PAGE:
An Alternative to Consumerism
Development and the future of Sri Lanka: An interview with Dr. Ranil Senanayake
"The the Newly Industrialized
Country (NIC) model of development demands centralized government for efficient management of big capital investments
and large technocratic systems. It wants to see people change from leisure-loving villagers
into tax-paying compenents of mass society."
"But government in the ESD model is decentralized into bio-regions with a neighborhood focus on social, cultural
and environmental issues. Here localized management takes full advantage of regional knowledge."
by Patrick Harrigan
A revolutionary proposal to realign the national
life back to holistic principles of village level self management has lately
emerged from the realm of theory to come to the attention of policymakers and
concerned specialists looking for a general solution to Sri Lanka's vexing
social and economic dilemmas. The emerging local tradition-oriented
alternative to international mass consumerism is so elegant in its simplicity
that Government and opposition alike are moving swiftly to gauge its far-reaching
Among the leading exponents of Ecologically
Sustainable Development (ESD) is environmental scientist Dr. Ranil Senanayake
who has also played a major role in articulating the uncanny yet impeccable
logic of ESD as it stacks up against the conventional logic of the Newly Industrialized
Country (NIC) model of development. Dr. Senanayake and others argue, for
instance, that it is wasteful and dangerous in the postindustrial era for a
traditional village society to yield to the temptation to industrialize and
thereby to accept implicitly the worldview, value system, social goals and lifestyle
of a monolithic industrial mentality of mass consumerism that is the antithesis
of the society's traditional orientation.
Earlier this week, before Dr. Senanayake's
departure to resume his duties as a Senior Research Scientist at Monash University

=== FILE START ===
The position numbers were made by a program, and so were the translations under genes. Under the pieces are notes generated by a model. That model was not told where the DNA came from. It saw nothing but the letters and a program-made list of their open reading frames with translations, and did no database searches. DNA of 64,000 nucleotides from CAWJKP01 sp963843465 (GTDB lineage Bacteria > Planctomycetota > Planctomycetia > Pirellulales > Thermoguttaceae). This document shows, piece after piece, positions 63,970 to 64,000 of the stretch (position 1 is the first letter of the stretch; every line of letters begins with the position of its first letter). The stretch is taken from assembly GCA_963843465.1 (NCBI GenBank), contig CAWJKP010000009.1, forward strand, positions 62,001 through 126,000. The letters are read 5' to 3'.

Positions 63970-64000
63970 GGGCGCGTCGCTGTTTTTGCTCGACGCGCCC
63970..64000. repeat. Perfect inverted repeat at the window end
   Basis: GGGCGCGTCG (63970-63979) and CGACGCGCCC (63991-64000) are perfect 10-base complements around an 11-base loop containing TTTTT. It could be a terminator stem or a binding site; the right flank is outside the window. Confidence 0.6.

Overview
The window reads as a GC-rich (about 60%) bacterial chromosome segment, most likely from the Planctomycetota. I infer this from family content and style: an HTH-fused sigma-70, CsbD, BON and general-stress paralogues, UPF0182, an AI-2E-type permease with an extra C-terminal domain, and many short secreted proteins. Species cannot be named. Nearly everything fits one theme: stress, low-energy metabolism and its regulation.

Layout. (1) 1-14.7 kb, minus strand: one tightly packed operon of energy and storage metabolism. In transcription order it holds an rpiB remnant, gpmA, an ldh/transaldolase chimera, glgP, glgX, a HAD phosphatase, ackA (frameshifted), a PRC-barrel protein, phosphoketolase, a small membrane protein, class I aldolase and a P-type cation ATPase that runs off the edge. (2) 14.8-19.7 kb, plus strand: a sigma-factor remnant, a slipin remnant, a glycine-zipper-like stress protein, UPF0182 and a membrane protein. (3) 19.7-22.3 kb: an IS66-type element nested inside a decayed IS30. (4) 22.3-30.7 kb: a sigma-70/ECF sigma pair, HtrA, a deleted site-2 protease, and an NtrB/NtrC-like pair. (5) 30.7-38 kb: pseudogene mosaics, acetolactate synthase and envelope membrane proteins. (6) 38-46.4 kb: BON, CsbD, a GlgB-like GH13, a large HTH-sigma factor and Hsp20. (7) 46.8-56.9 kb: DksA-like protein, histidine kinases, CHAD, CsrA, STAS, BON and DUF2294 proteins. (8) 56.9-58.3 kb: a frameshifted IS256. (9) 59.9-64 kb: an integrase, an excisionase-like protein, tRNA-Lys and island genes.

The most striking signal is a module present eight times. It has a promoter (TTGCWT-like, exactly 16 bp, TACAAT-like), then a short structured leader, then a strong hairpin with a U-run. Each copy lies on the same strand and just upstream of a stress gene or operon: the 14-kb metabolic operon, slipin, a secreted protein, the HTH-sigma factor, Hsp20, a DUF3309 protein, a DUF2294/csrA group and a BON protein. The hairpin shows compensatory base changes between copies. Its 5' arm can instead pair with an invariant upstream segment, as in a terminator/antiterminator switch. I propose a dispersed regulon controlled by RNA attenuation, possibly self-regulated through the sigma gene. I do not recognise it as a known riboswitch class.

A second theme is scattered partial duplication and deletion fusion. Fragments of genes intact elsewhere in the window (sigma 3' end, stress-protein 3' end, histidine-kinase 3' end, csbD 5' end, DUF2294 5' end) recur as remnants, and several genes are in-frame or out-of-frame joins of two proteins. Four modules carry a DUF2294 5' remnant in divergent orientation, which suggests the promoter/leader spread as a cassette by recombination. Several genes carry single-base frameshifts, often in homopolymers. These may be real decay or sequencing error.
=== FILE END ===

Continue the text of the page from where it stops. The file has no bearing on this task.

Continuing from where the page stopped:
in Australia, I had the opportunity one day to hear him explain in his own
words the Ten Points of Comparison between the two models of national development
that have come up for consideration by national policymakers, aid donors, and
the pubic at large.
The tempest—while yet in the teapot—is
likely to change the course of Sri Lanka's future once its stunning advantages
come to national and international attention. And it may even sweep away the
basis for island wide conflict, among other things.
Dr. Senanayake speaks about the rise of a new
international monetary order and the urgent need for developing nations like
Sri Lanka to decide for themselves which kind of development is in their own
best interest. He also speaks of high value ‘niche marketing' for specialized
goods and services, of the need for local traditions such as Asana Deke Bana
to play a part in the evolution of a national consensus and of the
international interest that would be focused upon Sri Lanka for boldly charting
a new direction for other developing nations to follow.
The plan Dr. Senanayake and others have
envisioned amounts to no less than a national Declaration of Independence
from the whole international pecking order of "advanced societies'. Sri Lanka,
he argues need not allow itself to be used as a pool for cheap labour and cheap
goods when an optimal alternative exists for society to leap directly into the
post industrial stage that focuses on the quality of life rather
than no quantitative criteria like the Gross National Product or the number of
"Let's, put it like this," says Dr. Senanayake.
"It's a matter of what kind of ADB we want to be depending upon. Will it be the
Asian Development Bank (ADB) or Asana Deke Bana (ADB)! The choice is
"If we look at the Ten Points of comparison